Sept. 21 is POW/MIA Day

This chair and table will remain vacant until all POW/MIA are accounted for.

More than 83,000 Americans are missing from World War II, the Korean War, the Cold War, the Vietnam War, and the 1991 Gulf War, but last August, the remains of Starke County’s last known Vietnam POW/MIA, U.S. Army Chief Warrant Officer Andy Howe, were returned to Starke County. Forty years after his helicopter was shot down in Vietnam, Howes returned home to a hero’s welcome.

In honor of those missing or lost, the third Friday in September is nationally observed as POW/MIA day. This year, that date falls on Sept. 21.

Veterans of Foreign Wars Post 748 Commander Bob Sims says the POW/MIA flag is flown 365 days a year at every VFW post. A POW/MIA table and an empty chair with a POW/MIA cover are also at every meeting, conference, and convention, and Sims says those will remain there until all missing or lost are accounted for.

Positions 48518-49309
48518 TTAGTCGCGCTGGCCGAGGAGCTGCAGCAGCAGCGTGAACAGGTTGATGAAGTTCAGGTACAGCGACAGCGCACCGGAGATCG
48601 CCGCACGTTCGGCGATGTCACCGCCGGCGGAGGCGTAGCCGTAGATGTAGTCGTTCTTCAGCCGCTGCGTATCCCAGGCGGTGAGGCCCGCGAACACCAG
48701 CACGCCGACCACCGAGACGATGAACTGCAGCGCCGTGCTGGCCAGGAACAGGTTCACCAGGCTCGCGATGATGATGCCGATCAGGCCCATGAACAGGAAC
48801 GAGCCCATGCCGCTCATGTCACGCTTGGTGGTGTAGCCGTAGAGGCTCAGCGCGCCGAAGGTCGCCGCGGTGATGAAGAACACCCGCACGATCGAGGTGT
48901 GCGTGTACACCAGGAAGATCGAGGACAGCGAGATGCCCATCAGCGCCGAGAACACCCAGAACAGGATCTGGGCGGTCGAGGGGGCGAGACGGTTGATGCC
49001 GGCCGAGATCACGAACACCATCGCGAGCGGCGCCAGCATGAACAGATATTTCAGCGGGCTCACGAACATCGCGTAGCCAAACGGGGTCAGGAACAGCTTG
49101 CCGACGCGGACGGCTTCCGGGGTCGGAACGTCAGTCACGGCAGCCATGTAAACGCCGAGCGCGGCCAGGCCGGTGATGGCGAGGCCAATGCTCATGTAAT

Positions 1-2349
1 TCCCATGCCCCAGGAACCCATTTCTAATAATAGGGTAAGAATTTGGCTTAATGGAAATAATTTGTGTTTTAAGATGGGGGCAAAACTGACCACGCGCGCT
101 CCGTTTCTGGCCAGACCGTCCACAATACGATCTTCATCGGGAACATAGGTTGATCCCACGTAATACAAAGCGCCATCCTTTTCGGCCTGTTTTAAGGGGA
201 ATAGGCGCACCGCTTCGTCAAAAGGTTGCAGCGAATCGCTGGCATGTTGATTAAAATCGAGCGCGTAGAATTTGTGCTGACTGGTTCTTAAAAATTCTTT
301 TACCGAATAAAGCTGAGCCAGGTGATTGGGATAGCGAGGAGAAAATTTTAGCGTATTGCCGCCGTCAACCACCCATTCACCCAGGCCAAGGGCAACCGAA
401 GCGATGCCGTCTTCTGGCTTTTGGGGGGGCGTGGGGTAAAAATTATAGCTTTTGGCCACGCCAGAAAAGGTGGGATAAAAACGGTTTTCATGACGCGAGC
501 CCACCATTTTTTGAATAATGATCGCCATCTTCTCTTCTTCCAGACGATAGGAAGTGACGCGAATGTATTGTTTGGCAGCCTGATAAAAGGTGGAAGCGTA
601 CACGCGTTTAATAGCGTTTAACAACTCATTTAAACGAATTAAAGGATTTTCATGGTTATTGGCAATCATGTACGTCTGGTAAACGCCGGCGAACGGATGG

The remains of Howes were returned by the Vietnamese government and identified in Hawaii through advanced DNA-identification techniques before being returned to Starke County, but many remain missing or lost. Hundreds of Department of Defense men and women work in organizations around the world as part of the department’s personnel recovery and accounting committees.

This Friday, as the country remembers, honors, and prays for those who are still unaccounted for, Americans must also remember the families of those lost overseas who continue to wait with baited breath for word on their loved ones.